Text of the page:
NHS Nurses Bogged Down With Bureaucracy – Official

The labour government made a huge error in placing targets and statistics ahead of patient care in the NHS. Nurses complained they were spending more time bean counting than they were on patient care. Now Labour are screaming about the coalition’s proposed cuts in NHS budgets. But if the coalition get their plans right (big IF) the cuts will reduce numbers of managers and administrators, not nurses and front line staff.
Nurses Bogged Down By Bureaucracy

NHS – Drawing a veil over the madness?

An item on the Heaven and Earth Show this morning made me splutter over my porridge.
A Islamic group is demanding that the NHS create a new uniform for Muslim nurses who choose to wear the niquab, the full veil that conceals the entire face leaving only a narrow slit for vision.
The group behind this idea have devised such a uniform, basically it is the green scrubs increasingly favoured by the nursing profession, topped off by a green hood. The person who advanced towards the camera wearing it looked like an escapee from a particularly scary episode of Dr. Who or Touchwood.
Now as I have mentioned many times, a few years ago I had a long spell in hospital and can promise you the last thing anyone wants to see when they away in a somewhat bewildered state is an anonymous, green-hooded figure. “Have I died and gone to green hell? the patient might think, “has there been an outbreak of plague while I was sleeping?
As one would expect, the NHS directorate has not treated this demand with the contempt it deserves. Why would they, here is an opportunity to set up focus groups and steering committee, commission strategic analysis reports and feasibility studies and expend millions of pounds and hours in taking seriously a risible idea.
To give credit where it is due, the NHS does very well in catering for the special requirements of both staff and patients whose faith requires flexibility in the rules. I recall that in Burnley, a town with a large Asian community, the hospital had an Asian menu as well as a standard menu. Many of us requested the Asian menu because it was actually very good whereas the food on the standard menu was often inedible.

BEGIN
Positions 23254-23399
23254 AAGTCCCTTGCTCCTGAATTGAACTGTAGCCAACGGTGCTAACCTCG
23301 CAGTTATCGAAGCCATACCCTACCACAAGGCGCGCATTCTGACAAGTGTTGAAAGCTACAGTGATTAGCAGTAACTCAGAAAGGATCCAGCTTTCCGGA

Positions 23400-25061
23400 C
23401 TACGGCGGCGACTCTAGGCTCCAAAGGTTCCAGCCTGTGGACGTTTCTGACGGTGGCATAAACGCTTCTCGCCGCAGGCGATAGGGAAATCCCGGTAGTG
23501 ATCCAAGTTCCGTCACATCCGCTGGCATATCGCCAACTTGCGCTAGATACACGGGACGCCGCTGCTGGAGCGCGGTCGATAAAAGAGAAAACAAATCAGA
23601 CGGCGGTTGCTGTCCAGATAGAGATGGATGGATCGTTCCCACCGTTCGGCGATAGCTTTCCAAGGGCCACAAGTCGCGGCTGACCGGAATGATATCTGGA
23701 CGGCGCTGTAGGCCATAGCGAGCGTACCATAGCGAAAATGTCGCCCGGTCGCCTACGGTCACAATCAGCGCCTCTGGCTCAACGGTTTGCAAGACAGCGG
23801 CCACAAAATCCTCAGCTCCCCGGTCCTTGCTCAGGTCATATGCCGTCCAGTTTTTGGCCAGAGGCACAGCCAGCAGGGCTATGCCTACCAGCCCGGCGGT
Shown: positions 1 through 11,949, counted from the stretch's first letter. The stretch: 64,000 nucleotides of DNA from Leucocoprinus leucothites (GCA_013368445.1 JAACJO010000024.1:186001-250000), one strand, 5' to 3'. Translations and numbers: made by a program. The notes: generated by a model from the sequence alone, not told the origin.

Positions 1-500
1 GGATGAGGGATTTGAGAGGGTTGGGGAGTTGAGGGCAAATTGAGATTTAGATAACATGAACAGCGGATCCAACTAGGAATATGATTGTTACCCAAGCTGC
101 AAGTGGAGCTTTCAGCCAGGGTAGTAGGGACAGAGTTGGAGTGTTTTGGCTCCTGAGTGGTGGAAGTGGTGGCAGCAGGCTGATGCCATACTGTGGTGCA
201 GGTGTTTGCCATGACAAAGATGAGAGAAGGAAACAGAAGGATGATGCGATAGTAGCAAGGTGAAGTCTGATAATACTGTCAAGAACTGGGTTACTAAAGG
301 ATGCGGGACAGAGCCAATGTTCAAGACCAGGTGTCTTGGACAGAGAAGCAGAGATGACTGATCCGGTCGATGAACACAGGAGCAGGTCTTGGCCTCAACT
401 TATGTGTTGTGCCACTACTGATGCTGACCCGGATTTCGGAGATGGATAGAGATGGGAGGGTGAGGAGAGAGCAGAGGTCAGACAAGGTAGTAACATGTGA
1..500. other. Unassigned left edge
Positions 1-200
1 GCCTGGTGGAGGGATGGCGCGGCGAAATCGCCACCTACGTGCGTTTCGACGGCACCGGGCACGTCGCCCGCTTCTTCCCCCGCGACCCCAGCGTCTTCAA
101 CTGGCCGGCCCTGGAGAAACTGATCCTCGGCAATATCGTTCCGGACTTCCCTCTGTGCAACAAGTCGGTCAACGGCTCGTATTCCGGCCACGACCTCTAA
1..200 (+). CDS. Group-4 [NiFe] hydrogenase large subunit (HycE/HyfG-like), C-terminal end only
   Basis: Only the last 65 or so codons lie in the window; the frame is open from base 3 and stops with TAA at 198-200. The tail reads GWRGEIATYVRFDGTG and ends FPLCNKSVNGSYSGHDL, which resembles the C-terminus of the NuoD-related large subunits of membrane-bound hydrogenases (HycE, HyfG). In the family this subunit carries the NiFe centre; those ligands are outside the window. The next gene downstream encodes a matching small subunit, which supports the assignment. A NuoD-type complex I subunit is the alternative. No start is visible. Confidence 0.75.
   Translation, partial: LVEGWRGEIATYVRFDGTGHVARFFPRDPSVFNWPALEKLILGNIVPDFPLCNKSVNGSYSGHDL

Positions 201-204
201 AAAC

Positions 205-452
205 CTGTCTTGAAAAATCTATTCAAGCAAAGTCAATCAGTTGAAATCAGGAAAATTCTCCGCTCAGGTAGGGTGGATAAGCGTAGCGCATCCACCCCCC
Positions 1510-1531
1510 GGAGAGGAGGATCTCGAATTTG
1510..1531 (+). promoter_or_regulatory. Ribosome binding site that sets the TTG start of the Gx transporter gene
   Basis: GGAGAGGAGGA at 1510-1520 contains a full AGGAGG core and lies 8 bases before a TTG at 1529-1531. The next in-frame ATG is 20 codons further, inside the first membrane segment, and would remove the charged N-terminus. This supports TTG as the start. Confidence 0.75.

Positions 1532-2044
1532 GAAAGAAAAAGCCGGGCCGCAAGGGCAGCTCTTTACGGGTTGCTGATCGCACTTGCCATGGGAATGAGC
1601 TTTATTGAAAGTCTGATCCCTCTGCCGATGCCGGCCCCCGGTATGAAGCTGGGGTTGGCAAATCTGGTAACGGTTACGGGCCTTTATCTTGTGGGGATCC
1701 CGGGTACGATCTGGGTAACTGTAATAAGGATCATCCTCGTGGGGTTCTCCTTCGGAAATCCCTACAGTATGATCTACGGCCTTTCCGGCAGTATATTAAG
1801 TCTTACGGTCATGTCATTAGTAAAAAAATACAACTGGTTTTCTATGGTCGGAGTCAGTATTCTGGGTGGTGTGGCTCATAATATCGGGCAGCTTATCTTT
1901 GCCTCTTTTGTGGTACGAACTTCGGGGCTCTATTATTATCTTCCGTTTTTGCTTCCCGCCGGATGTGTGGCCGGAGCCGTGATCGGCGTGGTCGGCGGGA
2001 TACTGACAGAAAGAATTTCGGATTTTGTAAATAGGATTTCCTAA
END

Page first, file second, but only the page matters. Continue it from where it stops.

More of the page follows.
On the ward staff simply arranged between themselves that a Muslim woman would never have to accept help with dressing, bathing or other personal acts from a male nurse (though the asian males did not seem to have a problem being bathed by British female nurses.)
In matters of dress too the senior staff on the ward managed individual requirements very well. On the unit where I spent most of my time we had two muslin nurses, one wore the green overall and a hijab, the other favoured shortish skirts and a pony tail. I recall cannot think there would be more than a handful of nurses in the country who, having chosen a carer as a nurse would then try to insist on wearing the niquab.
Once religious zealots get hold of an idea however, they find it difficult to let go so we can expect this issue to escalate and Muslim nurses to come under increasing pressure from fanatical (male) bigots.
The great pity of all this is the Islamic community has missed a chance to align itself with British mainstream society. Among the complaints of the group behind the current row is the issue of mixed wards. This is not acceptable under Islamic beliefs. Quite right too, it is the most crackpot of all money saving schemes dreamed up by the NHS bean counters. The whole concept of mixed wards is an affront to dignity. Is it not bad enough that when at our most vulnerable and sensitive we are thrust among strangers without stripping us of all privacy as well? I am sure these travesties are an offence under international human rights law.
Sadly though, instead of demonstrating how much secular Muslims have in common with secular Christians and secular humanists the Islamic community risks being dragged towards further segregation by its lunatic fringe.

Read the story of my time in hospital
It takes a special talent to turn such a personal catastrophe into a hilarious and engaging account of life as a long term hospital patient. Inspirational reading :- Jaqui Wilson, Radio Presenter and reviewer.